A Change in the Air
Originally published in About Magazine
There’s a change in the air. As children once again pile on yellow buses and the noon sun has tilted a little more to the south all signs point toward fall. Around the cabin there are more. The elms and the sycamore trees are fading from green to yellow and black gum trees already have crimson leaves hanging from their branches. Beneath them fawns are rapidly losing their spots and the summer’s heat is beginning to lose its determination as cooler mornings greet the rising sun.
It’s as if the world has taken in a great sigh of relief.
On the farm, our winter’s supply of hay is now in the barn and the cattle have been moved to their winter pastures. Increasing numbers of nomads, in clean pickup trucks, from the city stir up great clouds of dust each weekend as they come to our mountains, but haven’t quite embraced our slower pace.
We have our rhythms. We dance our dance
Soon the air conditioners will be turned off and windows will be opened. Soon my chainsaw will once again be busy cutting dead trees into firewood and standing pines for lumber. The county fair will soon become the talk of the town where farm kids show their prized animals and people compete for the county’s best peach preserves.
The seasons of growing are passing. The seasons of dying are approaching.
Around the cabin we still mostly follow an agrarian calendar. Early spring is the first calving season and when we take our first crop of steers to market. Summers are mostly about cutting and baling hay, managing pastures and keeping an eye out for things that can cause sickness in the herd. The peak summer heat makes it near intolerable to do much else. Fall is the second calving season and when the next crop of steers goes to market. It’s also the time for campfires, cutting firewood and hunting. Winter keeps us occupied with feeding animals and doing repairs around the farm. And winter’s long and cold nights are for staying inside by the stove with a good book and a warm glass.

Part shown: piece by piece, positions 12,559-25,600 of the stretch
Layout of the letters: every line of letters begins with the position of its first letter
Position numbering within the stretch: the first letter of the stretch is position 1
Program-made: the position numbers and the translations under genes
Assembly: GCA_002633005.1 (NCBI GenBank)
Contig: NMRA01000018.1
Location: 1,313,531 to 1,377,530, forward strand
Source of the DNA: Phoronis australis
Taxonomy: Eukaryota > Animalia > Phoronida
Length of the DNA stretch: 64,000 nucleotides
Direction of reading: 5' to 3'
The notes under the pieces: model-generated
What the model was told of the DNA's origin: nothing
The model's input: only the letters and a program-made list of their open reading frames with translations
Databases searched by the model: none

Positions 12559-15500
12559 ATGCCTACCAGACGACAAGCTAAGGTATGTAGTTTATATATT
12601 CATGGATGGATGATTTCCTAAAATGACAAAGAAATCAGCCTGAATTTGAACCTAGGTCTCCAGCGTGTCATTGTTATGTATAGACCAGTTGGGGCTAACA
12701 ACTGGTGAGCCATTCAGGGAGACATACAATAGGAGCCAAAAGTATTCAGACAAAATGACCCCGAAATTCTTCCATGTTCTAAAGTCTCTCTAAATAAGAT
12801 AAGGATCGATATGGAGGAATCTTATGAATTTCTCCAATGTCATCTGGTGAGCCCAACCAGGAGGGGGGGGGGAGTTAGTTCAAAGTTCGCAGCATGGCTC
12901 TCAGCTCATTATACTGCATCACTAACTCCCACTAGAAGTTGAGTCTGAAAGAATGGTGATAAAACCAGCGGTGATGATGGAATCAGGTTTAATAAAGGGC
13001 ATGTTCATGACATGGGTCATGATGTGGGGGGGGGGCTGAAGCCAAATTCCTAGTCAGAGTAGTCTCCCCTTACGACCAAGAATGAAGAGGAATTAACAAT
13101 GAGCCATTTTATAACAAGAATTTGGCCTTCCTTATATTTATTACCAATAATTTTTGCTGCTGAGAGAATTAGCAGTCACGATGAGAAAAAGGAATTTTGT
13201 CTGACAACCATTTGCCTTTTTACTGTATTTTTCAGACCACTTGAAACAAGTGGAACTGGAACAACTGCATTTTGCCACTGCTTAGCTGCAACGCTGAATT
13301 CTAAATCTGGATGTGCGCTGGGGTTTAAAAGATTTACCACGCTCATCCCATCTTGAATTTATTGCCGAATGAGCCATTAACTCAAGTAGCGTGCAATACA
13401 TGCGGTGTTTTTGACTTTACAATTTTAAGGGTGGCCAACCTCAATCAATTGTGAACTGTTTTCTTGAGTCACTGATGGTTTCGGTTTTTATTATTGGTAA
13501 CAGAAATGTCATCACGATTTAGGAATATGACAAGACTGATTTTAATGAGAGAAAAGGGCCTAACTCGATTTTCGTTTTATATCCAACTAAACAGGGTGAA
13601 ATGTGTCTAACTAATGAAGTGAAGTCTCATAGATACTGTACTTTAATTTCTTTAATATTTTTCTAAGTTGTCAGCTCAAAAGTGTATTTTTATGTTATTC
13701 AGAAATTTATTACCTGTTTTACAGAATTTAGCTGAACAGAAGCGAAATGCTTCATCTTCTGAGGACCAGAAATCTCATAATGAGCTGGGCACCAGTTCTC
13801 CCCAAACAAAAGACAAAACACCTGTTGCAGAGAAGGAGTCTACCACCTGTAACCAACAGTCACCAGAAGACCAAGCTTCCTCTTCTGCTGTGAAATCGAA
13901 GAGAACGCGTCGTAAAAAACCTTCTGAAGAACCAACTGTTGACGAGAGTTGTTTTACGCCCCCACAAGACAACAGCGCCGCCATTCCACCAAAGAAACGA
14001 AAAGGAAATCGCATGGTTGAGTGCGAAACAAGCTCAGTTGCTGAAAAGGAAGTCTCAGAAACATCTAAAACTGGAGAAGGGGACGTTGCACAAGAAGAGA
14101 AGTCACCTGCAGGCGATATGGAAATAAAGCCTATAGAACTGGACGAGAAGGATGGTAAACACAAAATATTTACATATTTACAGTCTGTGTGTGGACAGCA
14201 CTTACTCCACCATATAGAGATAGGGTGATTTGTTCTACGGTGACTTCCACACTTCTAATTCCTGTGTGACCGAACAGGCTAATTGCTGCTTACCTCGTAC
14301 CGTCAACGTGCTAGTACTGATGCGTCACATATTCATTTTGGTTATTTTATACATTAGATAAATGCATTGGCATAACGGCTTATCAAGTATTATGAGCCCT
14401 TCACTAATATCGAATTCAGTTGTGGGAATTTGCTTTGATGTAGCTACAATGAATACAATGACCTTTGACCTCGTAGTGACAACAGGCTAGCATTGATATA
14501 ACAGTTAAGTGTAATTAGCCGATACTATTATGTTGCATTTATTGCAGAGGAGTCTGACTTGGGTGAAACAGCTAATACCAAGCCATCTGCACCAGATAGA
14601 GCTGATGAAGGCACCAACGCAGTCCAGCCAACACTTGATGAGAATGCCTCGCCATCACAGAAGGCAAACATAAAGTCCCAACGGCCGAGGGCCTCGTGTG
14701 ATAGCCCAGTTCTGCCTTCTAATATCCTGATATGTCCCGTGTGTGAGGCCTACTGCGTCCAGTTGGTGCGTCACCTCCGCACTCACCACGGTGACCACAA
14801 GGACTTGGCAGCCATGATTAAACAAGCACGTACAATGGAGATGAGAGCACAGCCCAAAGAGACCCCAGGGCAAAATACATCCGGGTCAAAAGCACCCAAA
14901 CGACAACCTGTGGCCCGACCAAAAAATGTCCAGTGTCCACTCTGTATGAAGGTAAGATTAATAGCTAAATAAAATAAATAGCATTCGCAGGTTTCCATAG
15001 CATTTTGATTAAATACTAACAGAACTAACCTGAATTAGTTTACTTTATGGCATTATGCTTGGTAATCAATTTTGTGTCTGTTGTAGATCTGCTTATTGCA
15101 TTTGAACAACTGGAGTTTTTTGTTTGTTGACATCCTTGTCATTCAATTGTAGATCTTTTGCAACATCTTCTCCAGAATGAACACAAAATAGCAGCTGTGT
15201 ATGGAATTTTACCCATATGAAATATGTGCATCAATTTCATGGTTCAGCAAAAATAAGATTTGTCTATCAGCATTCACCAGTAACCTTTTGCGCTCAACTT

Every season has its responsibilities. Every season has its limitations.
Ecclesiastes 3 1-8
There is a time for everything,
and a season for every activity under the heavens:
2 a time to be born and a time to die,
a time to plant and a time to uproot,
3 a time to kill and a time to heal,
a time to tear down and a time to build,
4 a time to weep and a time to laugh,
a time to mourn and a time to dance,
5 a time to scatter stones and a time to gather them,
a time to embrace and a time to refrain from embracing,
6 a time to search and a time to give up,
a time to keep and a time to throw away,
7 a time to tear and a time to mend,
a time to be silent and a time to speak,
8 a time to love and a time to hate,
a time for war and a time for peace.
There is a part of me that mourns for those who don’t live their lives beneath the sky. A part of me that pities those who don’t notice the moon. For whom the rain holds no significance.
For most of my life I’ve lived within the reach of nature and I’ve intentionally kept it so. When we insulate ourselves from it we forget that we’re a part of a living and breathing world. The natural world is a world built of circles. All of them turning and coming back around again. One thing flows into the next thing. All of them connected and all of them dependent. From the smallest bacteria to the largest predator.
Unfortunately, the modern world makes it easy to forget this. Climate controlled everything makes it easy to ignore the weather. Digital screens make it easy to ignore the outside world. It’s this insulation that makes it easy to forget that we’re part of something far larger and far more complex and keeps us living in sweet oblivion to the things that really matter.
There is a time for everything under the sun. Especially a time to step out in it.